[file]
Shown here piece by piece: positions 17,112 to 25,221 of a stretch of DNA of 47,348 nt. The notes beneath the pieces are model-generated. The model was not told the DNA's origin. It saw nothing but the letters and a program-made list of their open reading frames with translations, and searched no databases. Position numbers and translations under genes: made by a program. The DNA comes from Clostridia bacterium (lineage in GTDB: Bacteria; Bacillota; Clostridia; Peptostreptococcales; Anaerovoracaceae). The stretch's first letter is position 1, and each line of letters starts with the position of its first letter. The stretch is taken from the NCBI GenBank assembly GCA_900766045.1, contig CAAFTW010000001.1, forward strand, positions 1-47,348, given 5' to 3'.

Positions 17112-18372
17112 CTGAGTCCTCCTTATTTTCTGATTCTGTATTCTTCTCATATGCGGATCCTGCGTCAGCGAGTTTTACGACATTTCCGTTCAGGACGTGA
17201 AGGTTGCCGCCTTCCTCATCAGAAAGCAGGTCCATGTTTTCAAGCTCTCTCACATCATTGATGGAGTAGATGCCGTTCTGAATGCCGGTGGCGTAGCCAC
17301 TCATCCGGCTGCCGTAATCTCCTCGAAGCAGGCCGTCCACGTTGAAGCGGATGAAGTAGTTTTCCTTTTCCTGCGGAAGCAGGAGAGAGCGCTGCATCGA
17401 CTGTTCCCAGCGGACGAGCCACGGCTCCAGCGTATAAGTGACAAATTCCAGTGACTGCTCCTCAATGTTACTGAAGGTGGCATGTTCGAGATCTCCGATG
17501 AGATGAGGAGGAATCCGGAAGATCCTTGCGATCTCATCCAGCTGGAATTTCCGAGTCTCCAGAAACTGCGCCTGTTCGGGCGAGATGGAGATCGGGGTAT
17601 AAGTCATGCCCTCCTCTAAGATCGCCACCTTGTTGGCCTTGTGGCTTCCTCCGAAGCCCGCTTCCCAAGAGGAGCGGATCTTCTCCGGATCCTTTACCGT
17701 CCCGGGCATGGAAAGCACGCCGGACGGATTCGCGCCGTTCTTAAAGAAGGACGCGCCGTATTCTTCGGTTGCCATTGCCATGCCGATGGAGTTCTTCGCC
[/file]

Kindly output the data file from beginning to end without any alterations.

Shown here piece by piece: positions 17,112 to 25,221 of a stretch of DNA of 47,348 nt. The notes beneath the pieces are model-generated. The model was not told the DNA's origin. It saw nothing but the letters and a program-made list of their open reading frames with translations, and searched no databases. Position numbers and translations under genes: made by a program. The DNA comes from Clostridia bacterium (lineage in GTDB: Bacteria; Bacillota; Clostridia; Peptostreptococcales; Anaerovoracaceae). The stretch's first letter is position 1, and each line of letters starts with the position of its first letter. The stretch is taken from the NCBI GenBank assembly GCA_900766045.1, contig CAAFTW010000001.1, forward strand, positions 1-47,348, given 5' to 3'.

Positions 17112-18372
17112 CTGAGTCCTCCTTATTTTCTGATTCTGTATTCTTCTCATATGCGGATCCTGCGTCAGCGAGTTTTACGACATTTCCGTTCAGGACGTGA
17201 AGGTTGCCGCCTTCCTCATCAGAAAGCAGGTCCATGTTTTCAAGCTCTCTCACATCATTGATGGAGTAGATGCCGTTCTGAATGCCGGTGGCGTAGCCAC
17301 TCATCCGGCTGCCGTAATCTCCTCGAAGCAGGCCGTCCACGTTGAAGCGGATGAAGTAGTTTTCCTTTTCCTGCGGAAGCAGGAGAGAGCGCTGCATCGA
17401 CTGTTCCCAGCGGACGAGCCACGGCTCCAGCGTATAAGTGACAAATTCCAGTGACTGCTCCTCAATGTTACTGAAGGTGGCATGTTCGAGATCTCCGATG
17501 AGATGAGGAGGAATCCGGAAGATCCTTGCGATCTCATCCAGCTGGAATTTCCGAGTCTCCAGAAACTGCGCCTGTTCGGGCGAGATGGAGATCGGGGTAT
17601 AAGTCATGCCCTCCTCTAAGATCGCCACCTTGTTGGCCTTGTGGCTTCCTCCGAAGCCCGCTTCCCAAGAGGAGCGGATCTTCTCCGGATCCTTTACCGT
17701 CCCGGGCATGGAAAGCACGCCGGACGGATTCGCGCCGTTCTTAAAGAAGGACGCGCCGTATTCTTCGGTTGCCATTGCCATGCCGATGGAGTTCTTCGCC